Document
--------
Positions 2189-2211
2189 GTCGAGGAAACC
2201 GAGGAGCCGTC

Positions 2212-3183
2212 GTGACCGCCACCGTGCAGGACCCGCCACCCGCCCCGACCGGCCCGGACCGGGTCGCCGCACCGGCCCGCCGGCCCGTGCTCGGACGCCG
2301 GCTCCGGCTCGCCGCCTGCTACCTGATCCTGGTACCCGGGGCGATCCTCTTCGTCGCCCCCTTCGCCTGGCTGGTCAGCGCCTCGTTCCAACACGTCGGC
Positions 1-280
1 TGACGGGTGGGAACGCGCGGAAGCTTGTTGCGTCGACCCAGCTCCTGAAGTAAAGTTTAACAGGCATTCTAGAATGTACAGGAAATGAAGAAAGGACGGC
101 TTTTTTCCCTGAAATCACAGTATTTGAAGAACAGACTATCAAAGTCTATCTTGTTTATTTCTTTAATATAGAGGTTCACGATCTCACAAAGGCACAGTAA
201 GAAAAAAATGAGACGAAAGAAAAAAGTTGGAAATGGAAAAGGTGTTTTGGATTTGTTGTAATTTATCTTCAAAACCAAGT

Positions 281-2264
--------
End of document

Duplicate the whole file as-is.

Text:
Positions 2189-2211
2189 GTCGAGGAAACC
2201 GAGGAGCCGTC

Positions 2212-3183
2212 GTGACCGCCACCGTGCAGGACCCGCCACCCGCCCCGACCGGCCCGGACCGGGTCGCCGCACCGGCCCGCCGGCCCGTGCTCGGACGCCG
2301 GCTCCGGCTCGCCGCCTGCTACCTGATCCTGGTACCCGGGGCGATCCTCTTCGTCGCCCCCTTCGCCTGGCTGGTCAGCGCCTCGTTCCAACACGTCGGC
Positions 1-280
1 TGACGGGTGGGAACGCGCGGAAGCTTGTTGCGTCGACCCAGCTCCTGAAGTAAAGTTTAACAGGCATTCTAGAATGTACAGGAAATGAAGAAAGGACGGC
101 TTTTTTCCCTGAAATCACAGTATTTGAAGAACAGACTATCAAAGTCTATCTTGTTTATTTCTTTAATATAGAGGTTCACGATCTCACAAAGGCACAGTAA
201 GAAAAAAATGAGACGAAAGAAAAAAGTTGGAAATGGAAAAGGTGTTTTGGATTTGTTGTAATTTATCTTCAAAACCAAGT

Positions 281-2264